Zeiss Batis Wedding

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Zeiss Batis Wedding

I shot an entire wedding with Zeiss Batis Primes, and here's how it turned out.

When shooting a wedding there are so many things to think about, all the way from “what should I wear” to “will I have enough SD Cards” to “where is the sun going to be when they exit the church at 3:15”? So many parts of shooting a wedding are flat out unglamorous. For every beautiful, dreamlike, “blog-able” photo, there are a couple hundred where you’re just trying to pull some sort of beauty from documenting the day. The world of wedding photography is starting to change. Thanks to the advancement of technology, bigger isn’t necessarily better anymore. One thing I always try to maintain in all my shoots is a low shooting profile. I like to be light on gear so I can maneuver to get any shot, whether I’m standing on a bench or laying on hot asphalt, if I see a creative opportunity to get a beautiful shot, I’m going to take it. If I have cameras and lenses strapped all over me, that will slow me down, and I can end up missing great opportunities for creative shots. Ever since I shot a wedding almost 2 years ago with only a Sony a7ii and a Zeiss Loxia 35, I have been converted to the idea that sometimes less can be more.

On my most recent wedding, I shot with a Sony a7rii and the entire Batis line of lenses from Zeiss, the 18mm f2.8, 25mm f2, 85mm f1.8, and the brand new Batis 135mm f2.8.

I have to say, after shooting a whole 12 hour wedding day with this setup my wrists and hands couldn’t have been happier, I’m so used to the fatigue and soreness that comes with carrying around a monster DSLR with heavy lenses. Being able to shoot for an entire day without feeling sore and worn down by my gear, but still retaining the image quality I’m used to was a breath of fresh air. For the entire day I walked around with my a7rii with a batis lens, then had my 3 additional lenses in a shoulder bag, that combined, weighed less than my Larger bodied Milvus 85mm.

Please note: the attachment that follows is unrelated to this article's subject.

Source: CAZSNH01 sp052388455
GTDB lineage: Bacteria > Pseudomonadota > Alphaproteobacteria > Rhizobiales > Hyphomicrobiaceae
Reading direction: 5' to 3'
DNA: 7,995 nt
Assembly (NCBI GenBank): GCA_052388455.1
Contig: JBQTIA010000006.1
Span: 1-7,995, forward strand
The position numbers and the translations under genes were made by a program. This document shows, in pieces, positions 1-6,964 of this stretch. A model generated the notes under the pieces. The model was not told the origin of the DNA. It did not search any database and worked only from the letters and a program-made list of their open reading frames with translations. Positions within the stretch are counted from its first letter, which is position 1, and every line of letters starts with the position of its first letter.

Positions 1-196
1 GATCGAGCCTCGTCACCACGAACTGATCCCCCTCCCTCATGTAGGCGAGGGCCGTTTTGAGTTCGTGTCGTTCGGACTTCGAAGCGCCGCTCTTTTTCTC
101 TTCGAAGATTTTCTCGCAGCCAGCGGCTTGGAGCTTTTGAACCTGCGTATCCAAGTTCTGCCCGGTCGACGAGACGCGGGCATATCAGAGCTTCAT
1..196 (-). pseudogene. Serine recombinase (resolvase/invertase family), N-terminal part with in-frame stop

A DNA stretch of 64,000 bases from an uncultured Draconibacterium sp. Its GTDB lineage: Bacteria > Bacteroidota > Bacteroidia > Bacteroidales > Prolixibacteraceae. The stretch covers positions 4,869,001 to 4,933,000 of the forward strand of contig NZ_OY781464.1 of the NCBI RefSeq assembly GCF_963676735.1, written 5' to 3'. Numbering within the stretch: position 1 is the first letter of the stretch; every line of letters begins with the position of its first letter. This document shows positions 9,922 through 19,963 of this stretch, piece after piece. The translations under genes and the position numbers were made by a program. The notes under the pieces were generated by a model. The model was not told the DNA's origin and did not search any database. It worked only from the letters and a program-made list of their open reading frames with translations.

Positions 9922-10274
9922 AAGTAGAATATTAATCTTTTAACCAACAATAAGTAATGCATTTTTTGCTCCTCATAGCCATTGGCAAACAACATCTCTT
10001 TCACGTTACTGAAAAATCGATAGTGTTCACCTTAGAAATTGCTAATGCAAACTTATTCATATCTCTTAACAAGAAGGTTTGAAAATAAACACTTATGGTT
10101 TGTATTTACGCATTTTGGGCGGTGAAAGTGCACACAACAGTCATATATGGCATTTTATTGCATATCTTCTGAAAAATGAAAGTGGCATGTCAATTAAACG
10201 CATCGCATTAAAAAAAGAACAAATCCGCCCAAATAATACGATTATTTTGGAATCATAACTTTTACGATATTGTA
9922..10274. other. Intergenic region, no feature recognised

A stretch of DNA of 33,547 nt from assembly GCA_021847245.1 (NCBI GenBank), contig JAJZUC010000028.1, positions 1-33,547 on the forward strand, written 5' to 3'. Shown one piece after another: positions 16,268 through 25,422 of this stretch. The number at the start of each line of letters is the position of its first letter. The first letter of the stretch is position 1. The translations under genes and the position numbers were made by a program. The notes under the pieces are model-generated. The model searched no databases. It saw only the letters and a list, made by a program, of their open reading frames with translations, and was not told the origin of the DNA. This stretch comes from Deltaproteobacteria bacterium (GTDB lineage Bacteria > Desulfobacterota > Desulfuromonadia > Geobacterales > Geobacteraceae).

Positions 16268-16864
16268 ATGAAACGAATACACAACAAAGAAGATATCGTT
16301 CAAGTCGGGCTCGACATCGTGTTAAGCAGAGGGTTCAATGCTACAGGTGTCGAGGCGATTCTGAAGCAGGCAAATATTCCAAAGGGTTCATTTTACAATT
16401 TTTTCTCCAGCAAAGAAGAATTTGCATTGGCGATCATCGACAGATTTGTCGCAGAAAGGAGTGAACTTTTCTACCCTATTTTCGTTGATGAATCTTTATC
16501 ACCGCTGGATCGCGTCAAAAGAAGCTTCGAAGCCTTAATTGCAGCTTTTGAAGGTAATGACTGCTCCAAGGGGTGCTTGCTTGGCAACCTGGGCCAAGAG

The a7rii holds massive amounts of data in every image, and the Batis lenses rise to the challenge by rendering pristine image quality and accuracy in every photo. The way each of the Batis lenses transport light to the sensor is beautiful for many reasons, but the most notable of qualities comes from the sharpness of the images, perfect bokeh, and accurate color.

When looking at the line-up for the Batis series, there is admittedly a sizeable gap where there is nothing in-between the 25mm and 85mm focal length. Since 35mm is traditionally my favorite focal length for its real-life, documentary feel, I rented a Sony/Zeiss 35mm lens just so I would be covered for the gap. Now here’s the kicker… I didn’t even use it! I was so happy with the performance of the 25mm f2.0 that I used it as my primary lens for capturing the day. I’d say 60% of the wedding was shot with the 25, and I am extremely satisfied with the outcome. I’ve found there is very minimal distortion to the 25mm images, this allowed me to get close to my subjects while still showing some background to tie in more story. In most of my shooting I prefer to use manual focus, but whenever I use the batis lenses, I let go of my fear of missed focus and let the AF gods take control. The Batis 25 has an insanely fast and accurate AF that has never let me down. There’s no hunting for focus, even in low light situations. Speaking of low light, the ceremony for this wedding was in an ultra dark Catholic church, so having the low aperture was a huge help in allowing as much light into the camera.